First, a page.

The Appeal to Nature Fallacy of Promoting Raw Meat-Based Diet For Pets
Thu, April 22, 2021

The Appeal to Nature Fallacy of Promoting Raw Meat-Based Diet For Pets

 

Most veterinarians and public health authorities condemn feeding raw-meat based diets to dogs and cats, despite the said diet gaining traction, stated Brennen McKenzie, MA, MSc, VMD, cVMA. Raw feeders believe that raw diets are healthier and more “natural” than cooked diets, thinking that commercial food is unsafe for consumption or can cause diseases.

Sadly, some veterinarians uphold these beliefs, going against the nutritional value of cooked commercial pet food. Views on raw meat-based diet may differ, particularly those who believe that “natural” diets and medical approaches are safer and more preferable than conventional medical and nutritional practices. However, such beliefs rely on questionable scientific concepts and lack of evidence.

Survey On Owners’ Motivations, Attitudes, and Practices On Providing Raw Meat-Based Diets for Dogs (2019)

Giada Morelli and colleagues of BMC, an open-access publisher of journal articles, distributed a questionnaire completed by 218 dog owners. Of those, 62 were living with people who have impaired or weakened immune systems. The owners chose diets containing raw products by searching for information on the internet (60%) or reading magazines and books (19%). Other owners fed RMBDs (raw meat-based diets) because they were encouraged by their breeders (12%) or veterinarians (9%). Meanwhile, 4% of owners gave other answers.

When asked why the owners chose to feed RMBDs to their dogs, they said it is to respect the dog’s carnivorous nature (26%) and to improve their pet’s health (24%). The respondents also said that commercial food had caused problems in the past (21%) or because they did not trust these products (19%). 6% said their dog did not eat commercial pet food while 4% cited another reason.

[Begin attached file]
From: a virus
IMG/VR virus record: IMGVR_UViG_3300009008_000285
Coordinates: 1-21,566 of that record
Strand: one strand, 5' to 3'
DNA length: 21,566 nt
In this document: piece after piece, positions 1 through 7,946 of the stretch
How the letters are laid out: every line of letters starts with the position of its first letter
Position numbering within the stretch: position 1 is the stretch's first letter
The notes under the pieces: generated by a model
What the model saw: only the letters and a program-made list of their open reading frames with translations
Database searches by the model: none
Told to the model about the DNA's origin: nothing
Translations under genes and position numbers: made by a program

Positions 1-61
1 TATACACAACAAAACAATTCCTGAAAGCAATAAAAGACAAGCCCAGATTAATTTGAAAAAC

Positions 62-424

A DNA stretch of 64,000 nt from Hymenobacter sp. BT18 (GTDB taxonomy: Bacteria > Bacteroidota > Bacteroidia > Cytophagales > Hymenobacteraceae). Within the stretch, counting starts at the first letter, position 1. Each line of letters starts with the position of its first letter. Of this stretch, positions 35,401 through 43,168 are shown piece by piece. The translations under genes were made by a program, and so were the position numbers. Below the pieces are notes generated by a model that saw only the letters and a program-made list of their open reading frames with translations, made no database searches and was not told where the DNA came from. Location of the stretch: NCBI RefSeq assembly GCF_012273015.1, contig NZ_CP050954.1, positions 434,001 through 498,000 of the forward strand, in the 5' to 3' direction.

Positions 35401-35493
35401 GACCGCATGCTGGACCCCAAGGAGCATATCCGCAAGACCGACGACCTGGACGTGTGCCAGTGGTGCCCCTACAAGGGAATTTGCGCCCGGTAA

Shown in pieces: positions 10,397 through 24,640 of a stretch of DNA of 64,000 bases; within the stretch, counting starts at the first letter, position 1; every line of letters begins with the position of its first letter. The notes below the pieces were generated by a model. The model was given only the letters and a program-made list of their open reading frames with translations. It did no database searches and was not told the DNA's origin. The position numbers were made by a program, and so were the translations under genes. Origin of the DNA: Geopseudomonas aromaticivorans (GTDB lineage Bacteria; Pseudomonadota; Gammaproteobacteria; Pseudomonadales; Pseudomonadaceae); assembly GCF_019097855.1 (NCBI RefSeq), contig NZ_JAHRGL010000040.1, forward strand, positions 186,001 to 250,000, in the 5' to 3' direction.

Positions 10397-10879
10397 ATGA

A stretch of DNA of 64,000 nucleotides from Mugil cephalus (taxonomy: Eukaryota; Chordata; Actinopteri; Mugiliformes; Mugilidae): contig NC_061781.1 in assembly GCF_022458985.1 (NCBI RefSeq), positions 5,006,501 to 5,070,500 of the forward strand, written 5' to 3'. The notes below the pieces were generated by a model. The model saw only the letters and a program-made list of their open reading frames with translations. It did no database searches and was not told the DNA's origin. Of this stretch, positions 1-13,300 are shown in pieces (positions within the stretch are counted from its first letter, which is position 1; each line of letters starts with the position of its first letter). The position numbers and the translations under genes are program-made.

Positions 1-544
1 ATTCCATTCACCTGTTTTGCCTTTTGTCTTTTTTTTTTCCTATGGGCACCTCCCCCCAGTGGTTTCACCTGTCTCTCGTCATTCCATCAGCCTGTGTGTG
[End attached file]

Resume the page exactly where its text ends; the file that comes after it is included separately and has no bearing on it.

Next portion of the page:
94% had at least one previous experience with commercial pet food. The most undesirable features of commercial pet food were scare information on the ingredients (78%), inclusion of additives (46%), and presence of carbohydrates (17%).

When asked about the health benefits of RMBDs, they cited shinier coat/skin improvement, muscle mass gain, and cleaner teeth as the top reasons. 51% said their dog did not exhibit abnormal behavior, while others noticed a calmer (35%) or livelier nature (21%). The respondents used traditional pet food because they completely eliminated commercial dry food (79%). Others still used it when necessary (12%) while 9% use it regularly.

94% considered RMBDs safe for pets while 1% acknowledged the possibility of health risks associated with RMBDs while 5% had never raised the issue. 65% said their dogs cannot get ill by consuming RMBD while 17% said it is possible but no reason for worry. 5% of owners had never heard of this possibility, but 13% said dogs can get sick by consuming RMBD.

55% of the owners interviewed never noticed the side effects of RMBD while 45% reported diarrhea, constipation, and vomiting. Most RMBDs were formulated by the owners themselves by following advice online (33%), using nutritional guidelines published in websites or in books (31%), or following no rules (19%). Only 8% consulted the veterinarian while 5% talked with a nutritionist for RMBD formulation. 1% used guidelines provided by online raw meat product sellers and 3% gave other answers.